I enjoyed attending my first SeattlePI.com BigBlog meetup last night at Soulfood Books, Music and Organic Coffee House in Redmond. Monica Guzman (@moniguzman) organized the event, and Nick Eaton (@njeaton), who writes the SeattlePI.com Microsoft blog, was the special guest. According to a tweet posted by Monica at the outset, other bloggers / tweeters / people there include @jimgaynor @gumption @stephaniemcc @ryanbartholomew @luizmarq and @jasonp107; @howardcwu arrived later.
Since Nick, the SeattlePI.com Microsoft reporter, was the special guest, we could hardly help but discuss the recent Op-Ed piece by former Microsoft VP Dick Brass on Microsoft's Creative Destruction. The piece kicked off a firestorm of conversation and controversy, online and offline. Nick posted an article about Microsoft has 'dysfunctional corporate culture', ex-exec says that prompted considerable commentary from readers (although Nick says he generally has to wear a virtual flak jacket for every article he posts).
In searching for Nick's article on SeattlePI.com, I discovered an earlier article syndicated from the NYTimes, by John Markoff in November 2000, about Brass in the Middle of Microsoft's Cultural Shift , which notes Brass' former job as New York Daily reporter, his personal passion and sense of mission around eBooks and tablet computers, and a reference to an earlier [stage of] reinvention:
The tablet computer is one of the best examples of Microsoft's multibillion dollar effort to reinvent itself for the presumed post-PC era.
And, for further multidimensional irony, given that Brass chose the NYTimes in which to publish his recent Op-Ed piece ... and the fact the earlier article appeared in the SeattlePI, which then had a printed counterpart:
Among other impacts, he predicts that The New York Times will publish its last version on paper in 2018.
[Note to self: revisit this article in 8 years.]
I suspect other Microsoft-related topics were discussed at the other end of the table, but we spent most of the time at our end talking about other things. Among other interesting things shared by other participants at the meeting:
- Claim Chowder: A series of periodic postings by John Gruber at Daring Fireball that highlight irrationally exuberant claims by people and organizations in the techology industry.
- Stewart Butterfield's creative resignation letter, when he left Yahoo (Butterfield was a cofounder of Flickr, which was acquired by Yahoo).
- The script for Avatar, which is available online, purportedly includes a reference to an R&D lab in the Bay area that might be construed as a reference to Google (I can't find it, though). This arose during a skeptical discussion about Google's mantra of "Don't be evil". [Update: Jim Gaynor kindly clarified in a comment that the [thinly] veiled reference to Google is in the Pandorapedia entry for The RDA (Resources Development Administration), which was "little more than a Silicon Valley garage startup in the early 21st century, when its two founders borrowed money from family members to begin the company."]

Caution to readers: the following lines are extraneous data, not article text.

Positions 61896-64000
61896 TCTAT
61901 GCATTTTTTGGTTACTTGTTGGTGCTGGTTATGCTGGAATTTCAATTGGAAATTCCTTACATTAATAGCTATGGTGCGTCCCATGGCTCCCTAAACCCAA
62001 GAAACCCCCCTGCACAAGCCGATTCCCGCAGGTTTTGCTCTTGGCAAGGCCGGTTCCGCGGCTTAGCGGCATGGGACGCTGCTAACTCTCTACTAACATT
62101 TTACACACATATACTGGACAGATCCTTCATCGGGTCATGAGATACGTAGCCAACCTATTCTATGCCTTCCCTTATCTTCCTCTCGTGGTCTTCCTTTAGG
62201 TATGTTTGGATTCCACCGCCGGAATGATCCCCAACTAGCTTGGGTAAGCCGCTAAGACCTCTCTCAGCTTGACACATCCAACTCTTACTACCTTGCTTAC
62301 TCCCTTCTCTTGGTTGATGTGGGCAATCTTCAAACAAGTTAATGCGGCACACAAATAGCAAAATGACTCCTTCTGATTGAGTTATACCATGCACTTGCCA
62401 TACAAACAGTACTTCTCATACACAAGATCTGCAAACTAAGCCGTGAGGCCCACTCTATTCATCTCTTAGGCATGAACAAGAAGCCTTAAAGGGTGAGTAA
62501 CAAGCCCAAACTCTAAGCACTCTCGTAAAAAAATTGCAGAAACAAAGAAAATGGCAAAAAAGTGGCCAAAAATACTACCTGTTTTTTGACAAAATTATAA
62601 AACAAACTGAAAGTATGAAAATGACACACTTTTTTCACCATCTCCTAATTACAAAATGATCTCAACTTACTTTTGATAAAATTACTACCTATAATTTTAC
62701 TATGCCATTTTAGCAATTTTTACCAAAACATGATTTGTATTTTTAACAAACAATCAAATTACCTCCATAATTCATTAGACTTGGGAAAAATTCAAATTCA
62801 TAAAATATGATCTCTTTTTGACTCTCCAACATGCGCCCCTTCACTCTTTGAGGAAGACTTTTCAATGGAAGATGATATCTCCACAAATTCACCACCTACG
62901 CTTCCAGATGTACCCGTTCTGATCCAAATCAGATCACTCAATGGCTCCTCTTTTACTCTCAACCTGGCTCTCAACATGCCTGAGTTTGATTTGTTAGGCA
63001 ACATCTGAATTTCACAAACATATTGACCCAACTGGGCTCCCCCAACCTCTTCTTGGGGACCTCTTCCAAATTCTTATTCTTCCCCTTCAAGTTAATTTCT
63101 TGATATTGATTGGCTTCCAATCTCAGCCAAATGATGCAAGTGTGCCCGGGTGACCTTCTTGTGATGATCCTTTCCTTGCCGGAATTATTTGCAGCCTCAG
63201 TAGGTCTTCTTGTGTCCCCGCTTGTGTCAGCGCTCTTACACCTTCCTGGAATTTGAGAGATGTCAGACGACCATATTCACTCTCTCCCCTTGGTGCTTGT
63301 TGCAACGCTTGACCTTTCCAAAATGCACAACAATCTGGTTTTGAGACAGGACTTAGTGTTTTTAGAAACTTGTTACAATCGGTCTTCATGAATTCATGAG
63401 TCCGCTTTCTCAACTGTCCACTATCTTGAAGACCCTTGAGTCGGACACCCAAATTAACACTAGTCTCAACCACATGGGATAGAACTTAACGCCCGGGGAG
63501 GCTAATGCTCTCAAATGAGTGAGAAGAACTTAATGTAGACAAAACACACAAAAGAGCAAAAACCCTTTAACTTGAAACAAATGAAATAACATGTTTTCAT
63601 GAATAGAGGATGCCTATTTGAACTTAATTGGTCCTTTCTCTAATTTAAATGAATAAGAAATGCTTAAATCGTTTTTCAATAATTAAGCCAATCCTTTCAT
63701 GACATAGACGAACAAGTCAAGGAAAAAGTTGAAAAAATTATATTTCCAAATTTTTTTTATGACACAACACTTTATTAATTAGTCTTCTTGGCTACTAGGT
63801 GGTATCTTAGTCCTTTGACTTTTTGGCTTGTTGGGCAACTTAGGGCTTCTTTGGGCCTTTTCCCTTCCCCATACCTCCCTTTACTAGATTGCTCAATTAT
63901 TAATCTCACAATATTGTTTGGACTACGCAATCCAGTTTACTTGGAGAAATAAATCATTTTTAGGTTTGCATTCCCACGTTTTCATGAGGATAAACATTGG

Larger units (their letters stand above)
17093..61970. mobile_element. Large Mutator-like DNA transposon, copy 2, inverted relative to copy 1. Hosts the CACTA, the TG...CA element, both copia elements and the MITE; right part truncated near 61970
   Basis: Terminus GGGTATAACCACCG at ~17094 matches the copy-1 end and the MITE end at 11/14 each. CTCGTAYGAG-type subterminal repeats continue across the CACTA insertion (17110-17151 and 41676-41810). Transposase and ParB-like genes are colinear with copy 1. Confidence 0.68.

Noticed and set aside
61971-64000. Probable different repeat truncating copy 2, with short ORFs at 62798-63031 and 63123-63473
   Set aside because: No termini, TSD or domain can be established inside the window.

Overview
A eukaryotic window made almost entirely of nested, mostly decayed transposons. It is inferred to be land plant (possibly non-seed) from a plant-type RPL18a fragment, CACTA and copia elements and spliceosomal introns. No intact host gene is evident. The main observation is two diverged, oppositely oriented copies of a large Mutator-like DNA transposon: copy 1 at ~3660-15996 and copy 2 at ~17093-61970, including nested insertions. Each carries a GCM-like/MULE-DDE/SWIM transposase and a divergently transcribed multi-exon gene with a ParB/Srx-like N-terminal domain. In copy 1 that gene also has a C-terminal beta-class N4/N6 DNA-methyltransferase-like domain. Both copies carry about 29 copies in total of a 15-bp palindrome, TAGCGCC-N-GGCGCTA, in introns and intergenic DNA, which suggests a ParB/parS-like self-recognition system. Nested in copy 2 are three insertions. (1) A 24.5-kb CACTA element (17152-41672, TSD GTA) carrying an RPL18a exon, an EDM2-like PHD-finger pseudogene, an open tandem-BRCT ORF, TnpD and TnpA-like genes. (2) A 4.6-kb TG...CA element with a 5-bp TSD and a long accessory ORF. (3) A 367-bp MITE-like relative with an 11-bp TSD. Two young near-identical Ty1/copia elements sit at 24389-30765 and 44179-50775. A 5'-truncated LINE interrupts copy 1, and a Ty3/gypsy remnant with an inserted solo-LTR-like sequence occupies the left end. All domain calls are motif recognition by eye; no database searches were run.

- David Brin's provocative non-fiction book, The Transparent Society: Will Technology Force Us to Choose Between Privacy and Freedom?, written in 1998, but just as relevant now as then ... if not moreso. I've written about the Transparent Society in a few blog posts: on Citizen Accountability Projects and Bruce Sterling on Shaping Things through SPIMES: Technosocial Transformations for a Sustainable World. Positive reviews were also shared about Brin's science fiction books, Earth and Uplift Saga trilogy: Sundiver, Startide Rising and The Uplift War.
- Bill Schrier, CIO for the City of Seattle, is leading efforts to make the government of Seattle more transparent.
- A discussion about [over]dependence on technology, initially prompted by the recent airing of PBS Frontline' Digital Nation and continuing on to the examples of calculators and iPhones, led to a reference to a NYTimes article asking whether Can GPS Help Your Brain Get Lost?, which notes that
“experts are picking up some worrying signs” about brain atrophy “once we lose the habit of forming cognitive maps.” Research is showing people, their heads in abstract spatial realms, flummoxed finding their way around in the real world.There was a related reference to a study that revealed a non-trivial proportion of people would be more upset at losing their mobile phone than learning that a family member had died ... but I haven't been able to track that down.
- There was a pithy, tweetworthy quote about outsourcing our brain functions and becoming nothing more than decision engines ... but I think it was phrased in a far more pithy way that I didn't write down soon or fast enough ... probably due, in part, to my increasing dependence on note-taking on laptops vs. pen and paper.
Finally, a few people strongly recommended the OmniFocus Mac application for Getting Things Done ... which reminded me of a recent dinner meeting / presentation / conversation with David Allen - after which I wrote a blog post about motivations, conversations and book-centered sociality ... after which [I thought] I was sufficiently motivated to re-read GTD and re-apply the techniques. In a conversation a few days later, another friend, Jason Simon, had told me "there's an app for that" and strongly recommended OmniFocus ... but it often takes N > 2 recommendations for me to overcome inertia ... especially when the recommendation is for a tool designed to help overcome inertia.
In any case, I've taken the first step, and ordered a new copy of the book - I gave away my first copy of GTD several years ago to my friend, Elizabeth Churchill (who clearly gets a lot of things done) - and if this trial is more successful, I may blog more about Getting Things Done ... if I'm correctly remembering GTD terminology, "there's a folder for that".